Dr. Jonathan Collins who's an MD, prescribes Low Dose Naltrexone (LDN), and is the publisher of the Townsend letter.
I became particularly interested in mental health in the late seventies approaching a patient with drug therapies, particularly dealing with patients with psychosis but benefits were limited.
And there were practitioners who talked about the need to investigate these patients from a nutritional viewpoint and that did lead me to looking at alternative medicine or integrative medicine. I decided to let go of pursuing internal medicine and dermatology and instead started focusing in on this area of integrative medicine and combining that with a general medicine practice at the same time.
At that time there wasn't internet so I figured out I could take on the ability to create a magazine that would act as a forum for practitioners. And so we got involved with starting originally a newsletter, which became a magazine. It's called a Townsend letter.
Then I got involved with the Congress to do an investigation of alternative cancer treatments. And the result of that was a report that came out in 1990, that ultimately led to the national institutes of health, creating an office of alternative medicine. And several years later that became the center for complimentary and alternative medicine at the national institutes of health.
I'm involved with personally in terms of offering patients integrative types of treatments herbal medicine, therapies of vitamin and nutritional medicine, homeopathy, which is actually been something that has been ongoing for almost 200 years.
I use with the Low Dose Naltrexone which has been something that a number of my patients have found useful and supportive for autoimmune conditions and inflammation.
I have been using The Sinclair method giving 50 mg Naltrexone for alcohol use disorder one hour before drinking.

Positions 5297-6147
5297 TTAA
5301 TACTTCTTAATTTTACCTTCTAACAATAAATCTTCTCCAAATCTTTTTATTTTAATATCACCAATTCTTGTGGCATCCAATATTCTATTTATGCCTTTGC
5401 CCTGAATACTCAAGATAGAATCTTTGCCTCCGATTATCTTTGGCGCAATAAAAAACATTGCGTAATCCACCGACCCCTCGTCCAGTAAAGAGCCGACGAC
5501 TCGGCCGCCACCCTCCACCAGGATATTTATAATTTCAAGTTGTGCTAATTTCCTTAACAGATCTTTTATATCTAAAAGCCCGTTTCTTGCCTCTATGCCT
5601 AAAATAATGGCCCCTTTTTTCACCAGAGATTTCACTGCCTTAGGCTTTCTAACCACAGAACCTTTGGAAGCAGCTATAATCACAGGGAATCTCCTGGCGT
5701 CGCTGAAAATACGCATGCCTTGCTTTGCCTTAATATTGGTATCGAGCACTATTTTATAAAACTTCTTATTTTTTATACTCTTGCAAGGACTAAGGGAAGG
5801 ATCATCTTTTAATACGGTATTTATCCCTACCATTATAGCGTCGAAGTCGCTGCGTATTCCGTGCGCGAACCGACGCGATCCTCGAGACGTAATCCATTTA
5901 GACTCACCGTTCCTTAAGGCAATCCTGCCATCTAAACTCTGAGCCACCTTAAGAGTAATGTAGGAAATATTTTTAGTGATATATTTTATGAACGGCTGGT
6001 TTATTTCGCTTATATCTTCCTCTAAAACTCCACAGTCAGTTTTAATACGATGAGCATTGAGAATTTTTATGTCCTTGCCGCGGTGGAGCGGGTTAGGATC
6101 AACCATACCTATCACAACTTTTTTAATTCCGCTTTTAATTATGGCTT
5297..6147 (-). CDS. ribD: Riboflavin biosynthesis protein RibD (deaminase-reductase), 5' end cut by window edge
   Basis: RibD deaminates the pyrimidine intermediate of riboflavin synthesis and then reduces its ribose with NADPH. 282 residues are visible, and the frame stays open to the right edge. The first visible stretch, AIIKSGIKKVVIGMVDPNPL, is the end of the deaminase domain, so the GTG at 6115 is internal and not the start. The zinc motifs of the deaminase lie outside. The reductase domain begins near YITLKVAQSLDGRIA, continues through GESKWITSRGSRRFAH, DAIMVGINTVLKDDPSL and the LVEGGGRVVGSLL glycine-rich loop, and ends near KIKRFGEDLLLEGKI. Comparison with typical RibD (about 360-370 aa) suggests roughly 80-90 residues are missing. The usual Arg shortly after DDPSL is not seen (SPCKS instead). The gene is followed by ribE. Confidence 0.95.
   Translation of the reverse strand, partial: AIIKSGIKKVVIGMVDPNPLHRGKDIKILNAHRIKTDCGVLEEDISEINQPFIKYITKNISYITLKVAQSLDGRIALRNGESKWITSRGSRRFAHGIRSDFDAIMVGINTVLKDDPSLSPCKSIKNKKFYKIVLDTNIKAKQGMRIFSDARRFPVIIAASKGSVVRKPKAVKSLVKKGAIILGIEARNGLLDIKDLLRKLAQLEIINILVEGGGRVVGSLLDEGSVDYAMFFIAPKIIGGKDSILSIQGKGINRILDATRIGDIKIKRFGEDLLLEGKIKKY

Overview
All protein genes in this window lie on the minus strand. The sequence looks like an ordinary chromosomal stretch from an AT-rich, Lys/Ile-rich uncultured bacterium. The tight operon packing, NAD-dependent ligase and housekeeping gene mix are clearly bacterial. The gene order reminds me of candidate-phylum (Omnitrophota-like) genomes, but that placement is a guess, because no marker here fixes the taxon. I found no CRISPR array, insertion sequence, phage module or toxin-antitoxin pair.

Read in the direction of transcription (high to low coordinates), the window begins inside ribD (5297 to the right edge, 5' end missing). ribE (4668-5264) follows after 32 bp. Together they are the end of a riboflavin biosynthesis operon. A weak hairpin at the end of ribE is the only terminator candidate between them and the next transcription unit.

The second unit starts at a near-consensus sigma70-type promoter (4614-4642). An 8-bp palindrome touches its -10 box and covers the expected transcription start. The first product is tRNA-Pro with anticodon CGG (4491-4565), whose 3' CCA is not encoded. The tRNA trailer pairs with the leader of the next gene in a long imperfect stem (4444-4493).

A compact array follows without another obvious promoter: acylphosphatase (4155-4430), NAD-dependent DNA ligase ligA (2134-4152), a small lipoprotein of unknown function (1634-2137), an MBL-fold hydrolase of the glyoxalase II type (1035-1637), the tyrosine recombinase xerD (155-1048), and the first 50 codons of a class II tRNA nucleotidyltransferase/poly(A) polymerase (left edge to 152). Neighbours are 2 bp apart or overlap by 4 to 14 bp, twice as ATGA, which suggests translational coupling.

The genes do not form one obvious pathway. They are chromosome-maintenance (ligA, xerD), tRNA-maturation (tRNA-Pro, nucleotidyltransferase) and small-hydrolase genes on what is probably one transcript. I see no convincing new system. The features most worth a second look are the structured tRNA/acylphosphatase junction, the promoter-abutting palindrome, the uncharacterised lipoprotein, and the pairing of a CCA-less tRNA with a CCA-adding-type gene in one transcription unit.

It has been a remarkably effective treatment. I've had many individuals who have used this technique. The treatment in many ways is extremely simplistic.
Is totally different from the approach that requires the individual to depend on willpower, like in approach using alcoholics anonymous. There is no requirement for the individual to use willpower. The medication Naltrexone is prescribed and it is taken one hour prior to drinking. And there is a slow deconditioning process that makes the individual feel less craving for drinking the typical amount of alcohol that they're consuming.
And as time goes on, that extinguishing behavior continues.
The medication Naltrexone has minimal adverse effects.
Three to six months on their alcoholism or alcohol dependency brought under control.
I use the Sinclair method, because it is something that is quite successful.
Unfortunately, the individual that has a history of a alcohol use disorder has been sustaining damage to their liver over an extended period of time and other organs in their body. And so it's always useful for that person to have a medical exam and to do your basic laboratory test.
And usually when they come in, they have other issues the same time.
We certainly don't want to use the Naltrexone if the person is having hepatitis or liver failure or if they have major kidney function, abnormalities.
Summary of Dr. Jonathan Collins interview. Watch YouTube video for the full interview.